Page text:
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Keeping your children safe online

Introduction

When I was about 14 years old, I received an email from someone looking for friendship. It was the early days of Internet penetration in Nigeria when we used Starcomms modems to connect to the Internet. I was excited that someone from a different country wanted to be my friend. We exchanged emails back and forth until I received one asking for some amount of money so that they can come to visit me in Nigeria. I told my older uncle about it who informed me that I was likely the victim of catfishing, a type of online scam.

This example highlights the fact that while the Internet is a great resource for information, entertainment and learning, it can also be a scary and dangerous place for the unsuspecting. This is true for adults as well as children; however, children are generally more susceptible to online abuse because they are not as socially experienced as adults. Therefore, in this article, we will discuss some online safety tips for kids including:

Online Safety for Kids

Being in a digital age, our children are exposed to the Internet earlier than most parents were. In this section, we will highlight some of the things we can do to protect our kids from online threats such as cyberbullying, predators, malware, and harmful/inappropriate content. 

Online Safety Education

online safety education kids
Photo by August de Richelieu from Pexels

No technology is 100% effective and the weakest link in any security system is usually human beings. This means that the most reliable tool for online safety is User Education. By having conversations with your kids about the Internet (both good and bad), you can teach them to identify safe and unsafe behaviours. 

Here are a few safety tips to talk to your children about when they are going online:

  • Do not talk to strangers online. This tip is effective both online and offline. Of course, as the children get older (teenagers), this would need to be refined to: “Be careful who you talk to online“.
  • Never share your personal information online. It is okay to talk about your first name and even the country you live in. However, kids should learn never to share full details about themselves such as their date of birth, full name, house address, phone number, and so on.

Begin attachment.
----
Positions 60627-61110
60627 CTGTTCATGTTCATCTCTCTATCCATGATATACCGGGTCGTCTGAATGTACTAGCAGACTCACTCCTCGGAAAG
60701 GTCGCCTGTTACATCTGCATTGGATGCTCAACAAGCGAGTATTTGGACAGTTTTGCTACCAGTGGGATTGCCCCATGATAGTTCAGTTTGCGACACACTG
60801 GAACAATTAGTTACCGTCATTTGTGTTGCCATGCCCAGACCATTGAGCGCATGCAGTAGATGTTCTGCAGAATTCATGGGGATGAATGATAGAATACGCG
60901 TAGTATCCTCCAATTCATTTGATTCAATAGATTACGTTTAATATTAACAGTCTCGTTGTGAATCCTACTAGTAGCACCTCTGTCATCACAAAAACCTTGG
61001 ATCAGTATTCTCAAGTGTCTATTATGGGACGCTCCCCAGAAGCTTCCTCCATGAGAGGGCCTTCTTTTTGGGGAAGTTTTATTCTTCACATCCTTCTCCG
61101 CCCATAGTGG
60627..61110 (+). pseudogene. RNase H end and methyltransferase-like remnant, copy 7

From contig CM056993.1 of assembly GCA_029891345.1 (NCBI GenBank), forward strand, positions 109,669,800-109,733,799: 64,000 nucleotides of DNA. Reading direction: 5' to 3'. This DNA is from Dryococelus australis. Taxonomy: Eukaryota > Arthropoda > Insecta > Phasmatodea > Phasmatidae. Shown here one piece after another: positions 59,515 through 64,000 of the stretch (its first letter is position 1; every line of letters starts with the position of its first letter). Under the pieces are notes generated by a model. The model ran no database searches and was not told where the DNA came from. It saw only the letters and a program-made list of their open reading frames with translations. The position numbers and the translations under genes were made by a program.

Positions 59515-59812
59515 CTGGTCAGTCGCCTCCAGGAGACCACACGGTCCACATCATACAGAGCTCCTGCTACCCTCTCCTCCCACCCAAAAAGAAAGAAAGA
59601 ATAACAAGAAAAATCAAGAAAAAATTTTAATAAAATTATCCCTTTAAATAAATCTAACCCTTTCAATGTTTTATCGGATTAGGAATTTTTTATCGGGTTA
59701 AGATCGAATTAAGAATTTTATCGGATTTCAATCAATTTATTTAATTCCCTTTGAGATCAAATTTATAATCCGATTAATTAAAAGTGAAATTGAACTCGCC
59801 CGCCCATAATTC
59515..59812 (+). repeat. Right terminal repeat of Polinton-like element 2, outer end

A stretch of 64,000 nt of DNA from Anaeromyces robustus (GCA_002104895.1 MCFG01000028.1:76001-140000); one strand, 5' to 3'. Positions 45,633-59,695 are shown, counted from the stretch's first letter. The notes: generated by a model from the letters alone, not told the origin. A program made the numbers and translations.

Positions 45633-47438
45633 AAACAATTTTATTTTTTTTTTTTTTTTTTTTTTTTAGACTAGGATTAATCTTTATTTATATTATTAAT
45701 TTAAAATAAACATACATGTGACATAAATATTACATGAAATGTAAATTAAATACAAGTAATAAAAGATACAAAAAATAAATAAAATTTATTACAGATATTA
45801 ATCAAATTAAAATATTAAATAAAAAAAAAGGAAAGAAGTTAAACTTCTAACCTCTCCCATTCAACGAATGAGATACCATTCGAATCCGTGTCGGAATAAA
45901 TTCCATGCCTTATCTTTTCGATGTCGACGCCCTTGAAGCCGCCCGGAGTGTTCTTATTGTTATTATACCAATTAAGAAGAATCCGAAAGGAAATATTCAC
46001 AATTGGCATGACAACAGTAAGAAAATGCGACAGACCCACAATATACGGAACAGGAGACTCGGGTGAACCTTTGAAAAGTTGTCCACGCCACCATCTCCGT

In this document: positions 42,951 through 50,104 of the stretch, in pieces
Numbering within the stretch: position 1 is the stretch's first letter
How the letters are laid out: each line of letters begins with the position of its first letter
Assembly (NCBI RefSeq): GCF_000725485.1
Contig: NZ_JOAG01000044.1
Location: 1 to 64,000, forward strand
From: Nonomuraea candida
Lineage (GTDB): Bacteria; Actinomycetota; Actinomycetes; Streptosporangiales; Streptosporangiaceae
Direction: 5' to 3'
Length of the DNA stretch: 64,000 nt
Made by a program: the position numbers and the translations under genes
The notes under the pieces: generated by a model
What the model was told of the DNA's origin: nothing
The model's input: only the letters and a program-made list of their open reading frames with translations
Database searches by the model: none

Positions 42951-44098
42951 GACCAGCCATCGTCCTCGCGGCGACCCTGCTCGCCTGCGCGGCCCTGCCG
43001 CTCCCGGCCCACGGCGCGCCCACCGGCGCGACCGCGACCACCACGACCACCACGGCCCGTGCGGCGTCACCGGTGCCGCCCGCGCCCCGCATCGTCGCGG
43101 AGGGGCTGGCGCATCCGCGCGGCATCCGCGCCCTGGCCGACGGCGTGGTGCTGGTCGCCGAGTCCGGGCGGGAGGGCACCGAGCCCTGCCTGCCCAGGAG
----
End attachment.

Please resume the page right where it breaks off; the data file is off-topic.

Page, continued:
• Keep your passwords to yourself (and your parents). 
  • When you see something that doesn’t feel right, close the page. This includes pornography, gambling, or any adult-rated content.
  • Be careful with the videos you watch. Nowadays, even cartoons that are rated for children have inappropriate content in them. Parents need to define what “inappropriate” means for them and communicate this clearly to their children.
  • Understand that whatever you post online is probably going to be there forever. Children shouldn’t post photos publicly and teenagers need to learn to control the content they put out there.
  • Do not click unknown links or open attachments from unknown senders. This is typically how malware infects our computers.
  • If you see or experience anything that makes you uncomfortable, tell a trusted adult about it

It is important that as children are being taught these safety tips, parents should also provide monitoring to help the kids navigate their online life. Perhaps, having a desktop computer in an open area of the house will work for you. Alternatively, you can practise “passive listening” as the kids are watching their cartoons.

Child-friendly Websites

Recognising the need to protect children, there are many websites and web services that are child-friendly. Here are a few examples in different categories:

There are other sites that are not made just for kids but have safety features for kids. For example, Google has a SafeSearch feature that can be enabled to filter explicit content. To enable this feature on a computer, go to SafeSearch settings and toggle the Explicit results filter button: 

Google SafeSearch settings
Google SafeSearch settings

Another example is YouTube which has a Restricted Mode setting that can help filter mature content. You can follow this help article to learn how to enable it.

There are two important things to keep in mind about these child-friendly websites or websites that have child safety features:

  1. There is no tool or feature that is 100% effective so do not rely on them completely